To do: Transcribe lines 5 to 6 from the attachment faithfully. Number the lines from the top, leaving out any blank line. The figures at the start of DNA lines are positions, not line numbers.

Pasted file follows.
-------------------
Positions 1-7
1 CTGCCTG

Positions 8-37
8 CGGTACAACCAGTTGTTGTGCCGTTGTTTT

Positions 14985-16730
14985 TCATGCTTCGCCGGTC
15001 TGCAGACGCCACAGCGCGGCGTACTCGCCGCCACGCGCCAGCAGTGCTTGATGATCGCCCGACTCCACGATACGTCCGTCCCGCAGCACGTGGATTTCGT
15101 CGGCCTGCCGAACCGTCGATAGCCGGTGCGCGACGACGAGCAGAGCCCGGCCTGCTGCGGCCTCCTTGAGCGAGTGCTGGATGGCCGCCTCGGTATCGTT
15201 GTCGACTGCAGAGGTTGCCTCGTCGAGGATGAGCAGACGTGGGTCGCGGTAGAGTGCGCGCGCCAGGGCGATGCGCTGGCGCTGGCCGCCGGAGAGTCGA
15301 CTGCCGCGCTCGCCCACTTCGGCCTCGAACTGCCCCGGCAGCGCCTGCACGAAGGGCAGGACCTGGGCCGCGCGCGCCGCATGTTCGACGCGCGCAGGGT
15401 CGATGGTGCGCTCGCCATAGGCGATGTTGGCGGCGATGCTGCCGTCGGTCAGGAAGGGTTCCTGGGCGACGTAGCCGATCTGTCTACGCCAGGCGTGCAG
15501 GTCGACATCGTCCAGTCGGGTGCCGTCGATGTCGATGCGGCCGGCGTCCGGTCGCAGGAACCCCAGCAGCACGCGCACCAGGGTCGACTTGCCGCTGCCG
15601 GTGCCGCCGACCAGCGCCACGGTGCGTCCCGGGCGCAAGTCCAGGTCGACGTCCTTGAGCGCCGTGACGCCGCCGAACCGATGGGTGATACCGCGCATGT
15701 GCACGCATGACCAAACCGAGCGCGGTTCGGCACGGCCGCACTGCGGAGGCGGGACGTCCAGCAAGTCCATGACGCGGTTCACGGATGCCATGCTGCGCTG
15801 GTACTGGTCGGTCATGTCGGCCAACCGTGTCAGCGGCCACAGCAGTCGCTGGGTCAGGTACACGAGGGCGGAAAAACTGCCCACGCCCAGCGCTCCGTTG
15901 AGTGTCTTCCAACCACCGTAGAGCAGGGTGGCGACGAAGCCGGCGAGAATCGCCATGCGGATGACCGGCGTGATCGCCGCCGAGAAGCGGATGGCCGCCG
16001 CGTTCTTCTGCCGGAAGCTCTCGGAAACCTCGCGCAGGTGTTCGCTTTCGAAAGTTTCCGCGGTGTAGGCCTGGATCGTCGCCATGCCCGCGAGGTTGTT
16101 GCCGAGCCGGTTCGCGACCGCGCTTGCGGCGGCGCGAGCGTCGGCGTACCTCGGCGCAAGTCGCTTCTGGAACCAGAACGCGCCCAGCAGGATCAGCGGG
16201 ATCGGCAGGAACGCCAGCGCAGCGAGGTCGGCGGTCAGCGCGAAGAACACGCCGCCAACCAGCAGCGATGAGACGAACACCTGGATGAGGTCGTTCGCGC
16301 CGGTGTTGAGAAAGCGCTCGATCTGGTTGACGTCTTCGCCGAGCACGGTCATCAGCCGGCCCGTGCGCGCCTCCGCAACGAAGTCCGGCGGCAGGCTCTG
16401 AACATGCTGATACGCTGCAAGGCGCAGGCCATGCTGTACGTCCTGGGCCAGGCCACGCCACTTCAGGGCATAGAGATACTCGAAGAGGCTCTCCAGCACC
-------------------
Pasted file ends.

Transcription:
Positions 14985-16730
14985 TCATGCTTCGCCGGTC